Seiskaya’s ‘Nutcracker’ returns to the Staller stage

Seiskaya’s ‘Nutcracker’ returns to the Staller stage

A scene from a previous production of ‘The Nutcracker.’ Photo from Dimitri Papadakos

The Seiskaya Ballet School is always on point, especially around the holidays. For the past 21 years the company has performed its rendition of “The Nutcracker” at Stony Brook University’s Staller Center and this year is no different.

“Christmas is [The] Nutcracker,” said Valia Seiskaya. Russian-born Seiskaya has choreographed the school’s “Nutcracker” since 1995 when they started performing the production at the Staller Center. While “The Nutcracker” is popular around the holiday season, the ballet school took a theatrical approach to the performance. Dimitri Papadakos, the ballet school’s administrator and Seiskaya’s husband, said the  performance will include a flying sleigh, a dragon that blows smoke and other elements that will bring the performance to life.

“If you’re going to do something you might as well try to do it better than anybody else,” Papadakos said. “So we got creative in our sets.”

The backdrops for the school’s annual production are tailored specifically to the Staller Center stage. Viewers can get a hint of scenes to come by looking at the backdrops during the performance. While the production is designed for a full theatrical experience  that will keep even the youngest audience members glued to their seats, the dramatic setting isn’t the only captivating aspect of Seiskaya’s “Nutcracker” — it’s also about the acting and dancing of the production’s 90- to 100-member cast.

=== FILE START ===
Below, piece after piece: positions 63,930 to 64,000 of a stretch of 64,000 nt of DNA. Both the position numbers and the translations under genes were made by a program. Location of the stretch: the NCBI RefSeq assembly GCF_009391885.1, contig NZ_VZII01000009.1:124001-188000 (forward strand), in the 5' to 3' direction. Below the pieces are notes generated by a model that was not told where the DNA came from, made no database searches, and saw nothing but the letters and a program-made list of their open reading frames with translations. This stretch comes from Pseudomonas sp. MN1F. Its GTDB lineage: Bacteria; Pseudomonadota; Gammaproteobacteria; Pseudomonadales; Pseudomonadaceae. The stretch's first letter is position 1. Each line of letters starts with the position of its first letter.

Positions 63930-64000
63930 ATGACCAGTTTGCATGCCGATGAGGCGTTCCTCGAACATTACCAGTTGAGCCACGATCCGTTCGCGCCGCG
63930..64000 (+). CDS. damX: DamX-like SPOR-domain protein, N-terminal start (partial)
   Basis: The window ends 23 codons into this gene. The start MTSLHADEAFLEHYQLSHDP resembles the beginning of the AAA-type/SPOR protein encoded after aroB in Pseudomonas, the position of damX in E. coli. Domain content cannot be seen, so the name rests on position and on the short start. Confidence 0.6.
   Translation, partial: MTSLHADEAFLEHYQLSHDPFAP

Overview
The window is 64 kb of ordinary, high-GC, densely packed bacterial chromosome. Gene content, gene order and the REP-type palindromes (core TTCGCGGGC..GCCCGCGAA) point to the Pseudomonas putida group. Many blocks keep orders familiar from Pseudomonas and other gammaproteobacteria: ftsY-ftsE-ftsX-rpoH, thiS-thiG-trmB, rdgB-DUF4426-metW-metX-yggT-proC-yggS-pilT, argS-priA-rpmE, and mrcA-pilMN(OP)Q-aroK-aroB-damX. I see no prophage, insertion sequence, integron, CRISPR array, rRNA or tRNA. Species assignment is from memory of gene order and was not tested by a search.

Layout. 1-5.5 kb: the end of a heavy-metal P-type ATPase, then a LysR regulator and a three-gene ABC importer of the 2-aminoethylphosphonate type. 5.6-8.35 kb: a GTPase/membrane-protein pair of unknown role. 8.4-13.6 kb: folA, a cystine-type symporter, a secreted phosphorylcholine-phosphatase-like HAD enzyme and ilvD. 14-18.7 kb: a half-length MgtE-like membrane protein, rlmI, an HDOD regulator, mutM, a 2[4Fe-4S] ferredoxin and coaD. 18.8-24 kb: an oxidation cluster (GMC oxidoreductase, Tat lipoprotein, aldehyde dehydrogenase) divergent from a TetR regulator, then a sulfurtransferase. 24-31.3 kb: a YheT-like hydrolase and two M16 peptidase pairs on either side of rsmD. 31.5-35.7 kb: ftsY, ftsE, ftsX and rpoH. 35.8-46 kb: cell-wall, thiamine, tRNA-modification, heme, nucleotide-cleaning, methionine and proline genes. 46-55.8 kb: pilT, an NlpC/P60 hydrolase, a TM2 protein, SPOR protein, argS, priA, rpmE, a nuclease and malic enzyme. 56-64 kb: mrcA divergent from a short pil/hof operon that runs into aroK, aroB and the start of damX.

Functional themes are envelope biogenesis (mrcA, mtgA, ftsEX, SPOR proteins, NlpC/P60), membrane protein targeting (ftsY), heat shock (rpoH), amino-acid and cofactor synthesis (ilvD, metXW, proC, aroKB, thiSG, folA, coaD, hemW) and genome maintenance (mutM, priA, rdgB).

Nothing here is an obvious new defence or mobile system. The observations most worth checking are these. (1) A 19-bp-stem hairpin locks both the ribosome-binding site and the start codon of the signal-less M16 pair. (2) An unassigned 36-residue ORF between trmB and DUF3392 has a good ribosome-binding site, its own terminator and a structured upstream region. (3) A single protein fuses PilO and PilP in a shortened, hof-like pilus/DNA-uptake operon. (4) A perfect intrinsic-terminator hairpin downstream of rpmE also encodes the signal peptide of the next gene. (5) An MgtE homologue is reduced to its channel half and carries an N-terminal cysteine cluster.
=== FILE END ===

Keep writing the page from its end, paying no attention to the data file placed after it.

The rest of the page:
Soloist Diana Atoian is returning for another shot at “The Nutcracker.” Like many “Nutcracker” performers, 14-year-old Diana has several roles including Clara. She said what makes Seiskaya’s rendition of “The Nutcracker” so unique is the dancers dedication to their craft.

“It’s just the passion that gets us going,” Diana said. “Valia is a very good teacher. She helps us feel it and she makes us want to keep pushing and keep moving forward.”

Her fellow soloists, 13-year-old Madison Mursch, 12-year-old Brianna Jimenez and 14-year-old Jenna Lee agreed that Papadakos and Seiskaya push their dancers to execute the choreography and acting correctly. Being strict is part of Seiskaya’s method and it has been since the school was established in 1974.

“My wife does not believe in dumbing down based on who’s available,” Papadakos said. “You’ve got to rise to the occasion.”

Last year the school lost a handful of its older dancers who went on to college. The change left youngsters like Diana, Madison, Jenna and Brianna to take the lead on bigger roles like Clara, the Snow Queen, Sugar Plum and the Chocolate Soldier, respectively. Twyla Tharp Troupe dancer Nick Coppula will be returning to reclaim his role as the Cavalier this year.

Viewers can see these young dancers and get the full theatrical experience on Friday, Dec. 18, at 7 p.m., Saturday, Dec. 19, at 2 and 7 p.m., Sunday, Dec. 20, at 1 and 6 p.m. and Monday, Dec. 21,  at 7 p.m. at the Staller Center for the Arts at Stony Brook University. Tickets are $40 for adults, $34 for children and seniors and $30 for groups of 20 or more. For more information call 631-632-ARTS or visit